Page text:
When you're sure that the program is entered correctly, save it to disk using the BSAVE command. All DOS commands work in exactly the same way when entered from the monitor as when they are used in Applesoft. You can CATALOG, BLOAD, BSAVE, DELETE, and even LOAD and SAVE BASIC programs. To save the program you just entered, type "BSAVE LIGHTNING.SORT,A$9400,L$152" and hit RETURN. DOS will create a binary file named "LIGHTNING.SORT" and store in it $152 (338 in decimal notation) bytes beginning at memory location $9400 (decimal 37888).
Programmer's Notes: PC And PCjr Version
Tim Victor, Editorial Programmer
The PC and PCjr version of "Lightning Sort" (Program 4) is based on the same algorithm as the version for Commodore computers, but runs in about one-third the time, due to the greater speed and power of the 8088 microprocessor used in the IBM computers. There are a couple of differences in the way that this program is loaded and used.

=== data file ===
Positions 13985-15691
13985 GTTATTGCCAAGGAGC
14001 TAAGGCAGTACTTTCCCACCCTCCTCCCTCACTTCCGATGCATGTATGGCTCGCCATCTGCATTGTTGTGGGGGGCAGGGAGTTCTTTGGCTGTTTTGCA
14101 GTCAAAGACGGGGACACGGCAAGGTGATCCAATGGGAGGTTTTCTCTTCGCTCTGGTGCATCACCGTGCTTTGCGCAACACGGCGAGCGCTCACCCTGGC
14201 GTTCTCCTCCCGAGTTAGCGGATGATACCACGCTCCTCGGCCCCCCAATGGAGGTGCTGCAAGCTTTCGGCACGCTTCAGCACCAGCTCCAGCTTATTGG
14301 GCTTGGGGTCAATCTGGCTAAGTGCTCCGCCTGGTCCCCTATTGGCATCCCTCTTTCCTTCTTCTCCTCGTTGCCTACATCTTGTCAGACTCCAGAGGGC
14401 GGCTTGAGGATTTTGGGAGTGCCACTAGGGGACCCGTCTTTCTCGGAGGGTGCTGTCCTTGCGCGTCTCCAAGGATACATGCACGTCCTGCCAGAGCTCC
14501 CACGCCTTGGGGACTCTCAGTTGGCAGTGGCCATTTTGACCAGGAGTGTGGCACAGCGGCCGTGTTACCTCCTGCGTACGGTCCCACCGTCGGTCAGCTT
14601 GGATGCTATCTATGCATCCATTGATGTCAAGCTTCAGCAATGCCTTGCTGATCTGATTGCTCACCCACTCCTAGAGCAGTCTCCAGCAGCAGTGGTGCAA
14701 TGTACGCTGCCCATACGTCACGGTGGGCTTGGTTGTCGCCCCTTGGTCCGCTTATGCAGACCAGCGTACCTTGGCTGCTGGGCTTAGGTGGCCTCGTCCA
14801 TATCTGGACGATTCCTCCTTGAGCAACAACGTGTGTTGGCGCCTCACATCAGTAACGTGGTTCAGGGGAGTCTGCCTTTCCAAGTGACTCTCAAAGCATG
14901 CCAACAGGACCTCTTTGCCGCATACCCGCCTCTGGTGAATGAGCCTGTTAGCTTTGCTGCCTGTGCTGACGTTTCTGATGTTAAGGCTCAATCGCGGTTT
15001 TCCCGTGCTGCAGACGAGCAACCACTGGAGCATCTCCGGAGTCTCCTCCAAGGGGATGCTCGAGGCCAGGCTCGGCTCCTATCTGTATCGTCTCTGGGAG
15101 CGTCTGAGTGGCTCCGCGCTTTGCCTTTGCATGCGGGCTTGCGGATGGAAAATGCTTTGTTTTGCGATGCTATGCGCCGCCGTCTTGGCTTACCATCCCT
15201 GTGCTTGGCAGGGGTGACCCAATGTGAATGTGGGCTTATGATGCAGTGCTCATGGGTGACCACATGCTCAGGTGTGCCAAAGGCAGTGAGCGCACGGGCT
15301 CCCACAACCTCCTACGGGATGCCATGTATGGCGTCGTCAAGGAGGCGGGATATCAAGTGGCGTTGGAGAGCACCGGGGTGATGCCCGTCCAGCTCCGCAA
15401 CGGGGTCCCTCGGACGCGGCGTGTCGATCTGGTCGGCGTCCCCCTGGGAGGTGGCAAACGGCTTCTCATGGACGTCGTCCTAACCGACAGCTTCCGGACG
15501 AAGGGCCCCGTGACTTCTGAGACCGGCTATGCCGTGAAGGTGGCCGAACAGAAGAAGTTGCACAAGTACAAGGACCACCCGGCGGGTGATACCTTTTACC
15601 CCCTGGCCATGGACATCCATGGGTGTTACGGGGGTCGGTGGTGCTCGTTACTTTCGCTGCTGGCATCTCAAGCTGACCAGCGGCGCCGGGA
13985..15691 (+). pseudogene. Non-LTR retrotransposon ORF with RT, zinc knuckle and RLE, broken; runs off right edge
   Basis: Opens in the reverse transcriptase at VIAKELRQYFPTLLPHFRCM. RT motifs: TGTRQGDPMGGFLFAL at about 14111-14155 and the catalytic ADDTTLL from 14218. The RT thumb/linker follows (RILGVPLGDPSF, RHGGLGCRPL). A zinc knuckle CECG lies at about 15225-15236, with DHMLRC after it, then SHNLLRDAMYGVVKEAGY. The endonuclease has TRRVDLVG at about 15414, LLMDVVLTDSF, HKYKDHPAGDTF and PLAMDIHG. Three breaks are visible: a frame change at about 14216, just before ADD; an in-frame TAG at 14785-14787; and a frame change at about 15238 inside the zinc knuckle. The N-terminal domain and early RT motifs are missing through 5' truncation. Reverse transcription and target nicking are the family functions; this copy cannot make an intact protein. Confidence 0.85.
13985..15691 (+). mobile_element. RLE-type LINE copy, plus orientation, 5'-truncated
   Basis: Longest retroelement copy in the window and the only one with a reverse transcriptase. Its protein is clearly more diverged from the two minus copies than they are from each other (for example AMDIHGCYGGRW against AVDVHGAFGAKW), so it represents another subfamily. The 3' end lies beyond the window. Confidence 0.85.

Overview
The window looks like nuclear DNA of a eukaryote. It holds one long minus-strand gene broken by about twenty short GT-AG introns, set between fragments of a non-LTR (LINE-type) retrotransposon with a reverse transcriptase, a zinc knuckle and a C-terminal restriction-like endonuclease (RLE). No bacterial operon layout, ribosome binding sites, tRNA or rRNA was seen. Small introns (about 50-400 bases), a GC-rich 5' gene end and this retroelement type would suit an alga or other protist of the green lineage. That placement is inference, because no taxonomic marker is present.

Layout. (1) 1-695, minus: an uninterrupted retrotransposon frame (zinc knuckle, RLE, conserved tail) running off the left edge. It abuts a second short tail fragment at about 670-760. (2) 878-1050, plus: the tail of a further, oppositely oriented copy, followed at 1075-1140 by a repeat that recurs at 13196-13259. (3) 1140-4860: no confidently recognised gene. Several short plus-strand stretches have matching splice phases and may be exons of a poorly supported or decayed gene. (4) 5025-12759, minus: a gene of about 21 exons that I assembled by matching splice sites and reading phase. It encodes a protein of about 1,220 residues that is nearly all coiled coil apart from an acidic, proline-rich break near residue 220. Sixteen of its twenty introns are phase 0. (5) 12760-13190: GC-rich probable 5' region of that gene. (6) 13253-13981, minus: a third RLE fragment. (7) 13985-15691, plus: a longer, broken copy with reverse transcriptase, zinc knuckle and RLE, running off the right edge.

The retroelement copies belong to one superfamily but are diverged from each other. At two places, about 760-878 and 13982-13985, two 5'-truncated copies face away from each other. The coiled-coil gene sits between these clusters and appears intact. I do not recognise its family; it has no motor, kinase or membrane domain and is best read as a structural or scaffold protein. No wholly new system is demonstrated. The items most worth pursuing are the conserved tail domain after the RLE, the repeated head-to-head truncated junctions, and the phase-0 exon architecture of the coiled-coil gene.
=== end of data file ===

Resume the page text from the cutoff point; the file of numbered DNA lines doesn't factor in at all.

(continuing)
The BASIC loader program calculates a checksum from the DATA statements to help identify typing errors, then creates a disk file named "LSORT.BAS", containing the ML routine in binary form. The demonstration (Program 5) loads this file into memory using BLOAD and sets LSORT to the address of the sort routine. This variable is needed because IBM BASIC'S CALL statement will only accept a variable name for the address of an ML routine.